Global anarchism and syndicalism: theory, history, resistance.

Author:van der Walt, Lucien

A preliminary note on terms

Please note that when I use the term 'syndicalism', here I am using it in the English sense of specifically meaning revolutionary syndicalism and/ or anarcho-syndicalism, not in the Romance language sense of meaning unions in general. And when I just say 'anarchism', I am usually including 'syndicalism' (both anarcho- and revolutionary syndicalism) because it's a variant of anarchism. Revolutionary and anarcho-syndicalism, are forms of anarchist trade unionism, rooted in the anarchist tradition, constituting strategies for anarchism, rather than a separate ideology or movement.

One of the key issues that must be addressed for a project like this--a project which looks at anarchism and seeks to do so in a truly global and planetary way, rather than through a narrow focus on parts of Europe (which is how the history of anarchism is often done)--is that you have to think very carefully how you define the subject. So, if we are to discuss 'anarchism,' we need to have a clear definition, and this is where we come up against some serious problems in the existing literature.


The issue of where you draw the boundary around 'anarchism' is very important.

It is important to the analysis and the research: I am not talking about drawing an arbitrary boundary, just to be exclusive for its own sake.

The problem with a loose definition is that you do not have a clear subject of study; inclusion and exclusion become vague, arbitrary and often absurd. There is, in English, a well-known survey of anarchism by Peter Marshall. This is an important and insightful book. But it defines anarchism very loosely: basically to be anarchist is to be against 'authority', especially the 'authority' of the state. 'Authority' is not really defined here, and also, as I will show later, just being against the state, for whatever reason, by no means provides a reasonable basis to define something or someone as 'anarchist'.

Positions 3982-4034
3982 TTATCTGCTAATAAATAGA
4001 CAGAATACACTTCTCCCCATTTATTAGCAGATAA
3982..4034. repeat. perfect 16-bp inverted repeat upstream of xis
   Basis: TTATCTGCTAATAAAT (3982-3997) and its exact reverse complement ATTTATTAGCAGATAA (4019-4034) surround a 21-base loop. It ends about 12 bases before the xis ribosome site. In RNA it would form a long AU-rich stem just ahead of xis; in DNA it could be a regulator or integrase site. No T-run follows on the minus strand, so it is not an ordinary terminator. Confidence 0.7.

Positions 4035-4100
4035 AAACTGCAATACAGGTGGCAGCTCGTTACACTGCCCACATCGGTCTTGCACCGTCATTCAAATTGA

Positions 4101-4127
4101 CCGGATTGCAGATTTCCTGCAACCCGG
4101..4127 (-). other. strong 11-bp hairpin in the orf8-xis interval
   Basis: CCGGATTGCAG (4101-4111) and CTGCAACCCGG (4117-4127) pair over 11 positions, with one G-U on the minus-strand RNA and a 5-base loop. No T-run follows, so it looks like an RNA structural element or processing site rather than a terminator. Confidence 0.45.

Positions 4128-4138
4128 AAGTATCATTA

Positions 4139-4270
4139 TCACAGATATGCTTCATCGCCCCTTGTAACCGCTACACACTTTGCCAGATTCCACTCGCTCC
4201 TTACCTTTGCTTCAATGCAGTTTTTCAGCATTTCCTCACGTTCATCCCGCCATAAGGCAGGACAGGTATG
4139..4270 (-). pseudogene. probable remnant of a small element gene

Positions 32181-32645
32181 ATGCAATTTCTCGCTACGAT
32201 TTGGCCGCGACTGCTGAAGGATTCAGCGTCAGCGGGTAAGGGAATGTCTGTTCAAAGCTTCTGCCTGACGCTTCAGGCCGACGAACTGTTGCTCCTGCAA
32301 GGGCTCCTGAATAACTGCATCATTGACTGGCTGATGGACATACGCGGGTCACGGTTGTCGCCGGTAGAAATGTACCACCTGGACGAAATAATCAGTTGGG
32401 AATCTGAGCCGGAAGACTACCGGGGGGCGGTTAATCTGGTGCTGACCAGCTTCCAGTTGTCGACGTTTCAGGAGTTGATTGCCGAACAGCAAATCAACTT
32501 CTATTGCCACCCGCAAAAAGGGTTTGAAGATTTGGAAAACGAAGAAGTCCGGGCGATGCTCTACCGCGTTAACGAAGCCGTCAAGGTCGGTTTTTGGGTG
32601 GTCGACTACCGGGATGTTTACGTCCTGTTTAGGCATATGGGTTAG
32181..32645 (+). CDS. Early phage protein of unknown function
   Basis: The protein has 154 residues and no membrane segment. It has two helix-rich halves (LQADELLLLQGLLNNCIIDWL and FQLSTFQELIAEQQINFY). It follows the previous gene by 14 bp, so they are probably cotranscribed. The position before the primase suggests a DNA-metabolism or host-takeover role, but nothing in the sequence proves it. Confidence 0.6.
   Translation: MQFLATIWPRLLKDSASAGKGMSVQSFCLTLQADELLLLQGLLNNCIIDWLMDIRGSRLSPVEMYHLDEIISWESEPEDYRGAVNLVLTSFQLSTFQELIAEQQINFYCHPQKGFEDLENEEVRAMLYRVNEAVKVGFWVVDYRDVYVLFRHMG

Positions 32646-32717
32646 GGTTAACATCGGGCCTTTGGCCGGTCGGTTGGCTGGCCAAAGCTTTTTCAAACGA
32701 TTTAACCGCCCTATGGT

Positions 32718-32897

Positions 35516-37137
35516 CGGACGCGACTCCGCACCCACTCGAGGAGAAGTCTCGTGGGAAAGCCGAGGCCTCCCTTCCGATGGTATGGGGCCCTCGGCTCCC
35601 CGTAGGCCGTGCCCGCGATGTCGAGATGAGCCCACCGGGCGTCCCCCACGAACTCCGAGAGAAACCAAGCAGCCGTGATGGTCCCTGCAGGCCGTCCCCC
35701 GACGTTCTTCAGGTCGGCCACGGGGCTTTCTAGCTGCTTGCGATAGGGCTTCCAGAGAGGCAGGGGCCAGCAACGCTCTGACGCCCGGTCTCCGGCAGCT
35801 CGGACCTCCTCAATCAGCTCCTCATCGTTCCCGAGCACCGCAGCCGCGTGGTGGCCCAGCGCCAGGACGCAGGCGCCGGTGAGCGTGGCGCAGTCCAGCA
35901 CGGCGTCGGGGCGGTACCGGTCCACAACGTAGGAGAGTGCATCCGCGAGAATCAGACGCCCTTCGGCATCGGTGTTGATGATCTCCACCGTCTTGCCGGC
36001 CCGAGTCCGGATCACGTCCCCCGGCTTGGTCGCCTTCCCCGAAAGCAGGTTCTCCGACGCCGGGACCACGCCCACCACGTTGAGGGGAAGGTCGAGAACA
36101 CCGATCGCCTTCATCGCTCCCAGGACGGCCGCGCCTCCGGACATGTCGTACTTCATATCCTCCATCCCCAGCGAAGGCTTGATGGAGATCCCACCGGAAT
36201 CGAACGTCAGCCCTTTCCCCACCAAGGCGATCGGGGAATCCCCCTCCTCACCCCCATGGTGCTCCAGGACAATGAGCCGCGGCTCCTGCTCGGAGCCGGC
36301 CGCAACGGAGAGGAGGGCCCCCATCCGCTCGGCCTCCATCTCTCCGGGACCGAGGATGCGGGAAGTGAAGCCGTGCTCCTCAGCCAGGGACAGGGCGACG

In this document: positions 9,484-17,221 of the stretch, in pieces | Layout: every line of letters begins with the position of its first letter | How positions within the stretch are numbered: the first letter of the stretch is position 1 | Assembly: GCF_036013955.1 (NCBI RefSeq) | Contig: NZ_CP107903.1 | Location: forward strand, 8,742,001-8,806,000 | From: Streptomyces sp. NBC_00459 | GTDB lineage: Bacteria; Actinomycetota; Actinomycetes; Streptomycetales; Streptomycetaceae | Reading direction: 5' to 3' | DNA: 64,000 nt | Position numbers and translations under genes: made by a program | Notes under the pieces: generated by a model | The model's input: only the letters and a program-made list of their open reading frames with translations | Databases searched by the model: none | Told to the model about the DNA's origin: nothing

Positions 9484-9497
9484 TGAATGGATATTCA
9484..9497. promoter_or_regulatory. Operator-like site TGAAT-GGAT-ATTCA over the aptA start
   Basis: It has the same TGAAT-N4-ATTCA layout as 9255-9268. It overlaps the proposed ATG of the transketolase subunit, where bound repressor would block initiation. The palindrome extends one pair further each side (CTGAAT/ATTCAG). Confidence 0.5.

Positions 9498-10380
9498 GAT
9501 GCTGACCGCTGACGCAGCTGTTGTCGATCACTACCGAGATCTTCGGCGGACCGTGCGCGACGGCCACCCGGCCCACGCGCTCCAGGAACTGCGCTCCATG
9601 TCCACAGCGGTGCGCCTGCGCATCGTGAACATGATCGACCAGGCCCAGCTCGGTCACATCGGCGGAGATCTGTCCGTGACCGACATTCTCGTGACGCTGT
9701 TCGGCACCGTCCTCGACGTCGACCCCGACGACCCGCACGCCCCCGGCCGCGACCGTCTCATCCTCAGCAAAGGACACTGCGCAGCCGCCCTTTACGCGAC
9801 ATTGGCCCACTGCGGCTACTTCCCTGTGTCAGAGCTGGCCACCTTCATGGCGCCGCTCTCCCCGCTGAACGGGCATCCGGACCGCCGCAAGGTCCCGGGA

Using this approach, we find Marshall including in his survey of anarchism the neo-liberal Margaret Thatcher, as a so-called 'anarcho-capitalist', because she opposed state intervention and welfare, (1) as well as the Marxist-Leninist Che Guevara, because Guevara was mildly critical of some of the bureaucratisation of the Castro regime, fostered a 'libertarian spirit', and played a 'creative' role in the 1960s. But these were people who embraced the state, in principle, even if they were against certain state forms.

And remember, Thatcher played a key role in breaking the British welfare state and trade unions, in driving down wages and closing industries, and in shifting income to the rich. For her, being against the state merely meant being against the interventions of the state in the free market. She was perfectly happy to use the state to beat up protestors, strikers, to invade the Falklands. As for Guevara, we are talking here about a man who admired Joseph Stalin, who worked with the Russian dictatorship, who helped erect a one-party state with a secret police, in Cuba. So, yes, he was mildly critical of some elements of the Castro regime, but it's a regime that he, of course, helped construct and helped run, a regime he never repudiated.

Not just 'Anti-State'